Peace Testimony Minute

Minute approved on 9 Sixth Month, 2002

York Monthly Meeting has asked the monthly meetings of Baltimore Yearly Meeting to record a minute concerning the peace testimony. This request apparently has grown from a concern, expressed in York’s minute to the Yearly Meeting sessions at Ashland, Virginia (3.V.01) that “The [Religious] Society of Friends is known as a ‘Peace Church,’ yet some Quakers have discarded or ignored the faith’s traditional peace testimony.” Further, the York minute also states that since “the peace testimony remains central to the broad structure of Friends’ social concern and is the foundation of other Friends’ testimonies”. We believe a dialog needs to be brought forward in all Monthly Meetings “.. to bring about a greater understanding of ourselves, our Meetings, our faith, and our Testimonies.”

Valley Friends have been engaged in a spirit led discernment of our individual and corporate experience of, and response to, the Peace Testimony since the violence of 11 ninth month 2001. In tenth month, our Peace and Social Concerns Committee brought forward a minute urging the United States to seek nonviolent responses to the attack under the auspices of the United Nations. Monthly meeting was unable to unite around this minute. The range of initial responses to the minute was varied. For example, some Friends felt drawn to openly protest U.S. military action and advocate a United Nations response while others in the meeting expressed doubts about the ability of the United Nations to capture the individuals responsible for the 9-11 attack. Still others felt reluctant to support even a United Nations police action that would surely result in violence. To further engage these differences and discern the Spirit’s leading, several religious education second hours and Monthly Meeting discussions were devoted to 9-11 and our countr’s response to that violence and an ongoing Mid Week Meeting for Worship with a Concern for Peace was begun. The numerous discussions and months of additional worship seemed to bear fruit in second month, 2002, when ministry arose on a first day which called Friends to peacemaking with the “Other.” In third month, Valley Friends united around a proposal for action derived from that ministry entitled, “Two Peacemaking Proposals for Embracing the Other: Embracing George Bush and Embracing the Axis of Evil.” A copy is attached to this minute. The acceptance of this proposal stems from our growing conviction that peacemaking requires us to move towards and embrace those with whom we are in disagreement, or in conflict.

Thus, the first part of this proposal asks us to turn towards, and ultimately embrace, President Bush, a politician with whom many Valley Friends are in political conflict. Friends, and other peace advocates, often are harshly critical of political leaders who choose a military response to conflict. In effect, we turn away from these leaders, separate from them, even demonize them. They become our enemies. We seek to counter this separation by moving towards and embracing those political leaders with whom we disagree. This movement does not require us to abandon our commitment to nonviolence and peace. On the contrary, it compels us to expand our circle of loving concern to include those with whom we have the sharpest disagreements. Thus, steadfast in our vision of peace, as revealed by our experiences of the inner light, we feel called to embrace our political leaders with tender, loving witness. We have accordingly invited the President, by letter, to worship with us in our Dayton, Virginia Meeting House. We also will be issuing similar invitations to our senators and members of congress.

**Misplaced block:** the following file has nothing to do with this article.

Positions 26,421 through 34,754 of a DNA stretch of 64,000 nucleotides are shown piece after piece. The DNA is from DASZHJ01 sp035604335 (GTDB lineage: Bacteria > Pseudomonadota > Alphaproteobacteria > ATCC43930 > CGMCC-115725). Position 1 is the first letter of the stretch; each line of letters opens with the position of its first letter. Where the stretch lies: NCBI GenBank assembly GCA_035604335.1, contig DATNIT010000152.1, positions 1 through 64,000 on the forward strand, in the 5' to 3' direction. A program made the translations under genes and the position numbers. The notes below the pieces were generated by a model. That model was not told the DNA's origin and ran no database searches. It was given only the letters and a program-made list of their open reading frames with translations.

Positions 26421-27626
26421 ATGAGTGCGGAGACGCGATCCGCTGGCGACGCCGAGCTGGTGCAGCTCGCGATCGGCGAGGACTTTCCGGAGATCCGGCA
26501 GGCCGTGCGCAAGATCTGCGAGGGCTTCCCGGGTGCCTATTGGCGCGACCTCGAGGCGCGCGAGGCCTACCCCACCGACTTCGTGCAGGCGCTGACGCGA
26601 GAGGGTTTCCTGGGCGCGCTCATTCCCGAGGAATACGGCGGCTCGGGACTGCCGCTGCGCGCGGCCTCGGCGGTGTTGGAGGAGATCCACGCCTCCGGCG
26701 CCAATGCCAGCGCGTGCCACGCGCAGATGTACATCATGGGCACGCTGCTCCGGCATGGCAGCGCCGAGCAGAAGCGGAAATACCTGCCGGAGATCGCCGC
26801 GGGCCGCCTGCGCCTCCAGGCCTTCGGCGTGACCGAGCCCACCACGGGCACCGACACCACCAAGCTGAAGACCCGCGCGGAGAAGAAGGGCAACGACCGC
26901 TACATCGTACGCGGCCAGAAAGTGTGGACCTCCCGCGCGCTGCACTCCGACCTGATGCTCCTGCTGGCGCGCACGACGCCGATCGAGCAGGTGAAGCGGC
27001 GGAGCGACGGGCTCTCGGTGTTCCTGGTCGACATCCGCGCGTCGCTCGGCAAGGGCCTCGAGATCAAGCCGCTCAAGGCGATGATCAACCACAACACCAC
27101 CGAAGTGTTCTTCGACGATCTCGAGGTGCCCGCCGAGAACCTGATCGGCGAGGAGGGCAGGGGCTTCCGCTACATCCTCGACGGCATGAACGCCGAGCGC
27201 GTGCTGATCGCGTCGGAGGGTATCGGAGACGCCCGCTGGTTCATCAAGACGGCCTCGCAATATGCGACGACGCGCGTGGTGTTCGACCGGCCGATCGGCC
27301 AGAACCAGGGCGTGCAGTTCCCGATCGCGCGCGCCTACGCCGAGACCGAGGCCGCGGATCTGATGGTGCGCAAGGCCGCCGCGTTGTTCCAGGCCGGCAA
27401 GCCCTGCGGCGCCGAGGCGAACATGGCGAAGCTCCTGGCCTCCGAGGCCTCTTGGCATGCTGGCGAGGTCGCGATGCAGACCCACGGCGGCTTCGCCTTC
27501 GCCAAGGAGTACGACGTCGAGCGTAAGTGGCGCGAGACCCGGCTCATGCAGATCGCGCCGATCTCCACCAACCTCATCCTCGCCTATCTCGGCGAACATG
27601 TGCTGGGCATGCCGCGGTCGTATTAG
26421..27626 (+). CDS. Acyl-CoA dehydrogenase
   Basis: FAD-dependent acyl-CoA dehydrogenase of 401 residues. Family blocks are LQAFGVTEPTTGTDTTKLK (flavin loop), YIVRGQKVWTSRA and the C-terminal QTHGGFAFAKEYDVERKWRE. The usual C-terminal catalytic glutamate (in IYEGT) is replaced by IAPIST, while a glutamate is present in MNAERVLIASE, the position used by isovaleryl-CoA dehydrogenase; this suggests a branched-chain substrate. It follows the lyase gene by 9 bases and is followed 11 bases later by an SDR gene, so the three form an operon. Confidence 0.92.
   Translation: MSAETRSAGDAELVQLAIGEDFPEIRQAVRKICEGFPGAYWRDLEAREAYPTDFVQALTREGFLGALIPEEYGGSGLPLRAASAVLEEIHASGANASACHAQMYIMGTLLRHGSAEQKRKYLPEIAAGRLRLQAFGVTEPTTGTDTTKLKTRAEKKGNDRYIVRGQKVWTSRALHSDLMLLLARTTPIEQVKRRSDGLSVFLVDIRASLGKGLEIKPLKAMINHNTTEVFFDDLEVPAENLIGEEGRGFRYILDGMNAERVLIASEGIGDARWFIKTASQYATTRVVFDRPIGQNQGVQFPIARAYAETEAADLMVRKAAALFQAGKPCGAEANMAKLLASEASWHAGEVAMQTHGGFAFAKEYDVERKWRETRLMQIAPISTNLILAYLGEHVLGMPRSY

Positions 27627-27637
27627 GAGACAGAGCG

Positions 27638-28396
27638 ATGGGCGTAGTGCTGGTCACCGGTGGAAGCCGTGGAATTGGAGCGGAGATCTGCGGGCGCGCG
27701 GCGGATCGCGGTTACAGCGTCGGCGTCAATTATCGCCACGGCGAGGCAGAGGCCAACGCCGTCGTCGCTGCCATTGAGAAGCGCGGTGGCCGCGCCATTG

The second half of the proposal asks us to move towards, and ultimately to embrace, one of the three countries recently demonized as an “Axis of Evil” In fifth month Valley Friends united around Iraq as the focus of this long term effort. We are now beginning to plan the first phase of this project, i.e., learning about the geography, history, culture, language, and religion of Iraq. We envision that our embrace of Iraq, including reciprocal visitations and a sister relationship with an Iraqi religious community, will continue for decades, across generations of Valley Friends.

Our ongoing discernment of the spirit of peacemaking has also left us truly humbled. As Quakers, we try to live the life of nonviolence ministered by Jesus when he asked his disciples to “love your enemies” and to “turn the other cheek.” However, as individuals and as a community, we are painfully aware of our own shortcomings in the struggle to live life nonviolently. We are also aware that war and violence have been normative throughout human history and that bringing the world to the peace advocated by Jesus will require efforts extending over decades and centuries. And yet, we are compelled to continue along the path of peacemaking because of our experiences, in worship and prayer, of the living, inward light.

Valley Friends are thus united in a desire to be peacemakers, following the narrow path, our footsteps illuminated by the Inner Light, the teachings of Jesus and our Quaker religious heritage. Fundamental to this journey is the crucial action of turning towards and embracing those with whom we are in opposition. We must steadfastly choose this act, over and over again, in our homes, in our meeting and in our wider community so that we may effectively witness for peace for our nation and our world. Our individual and communal peacemaking efforts are all vital pieces, however small, of a very, very long term effort to move humanity away from violence.

Minutes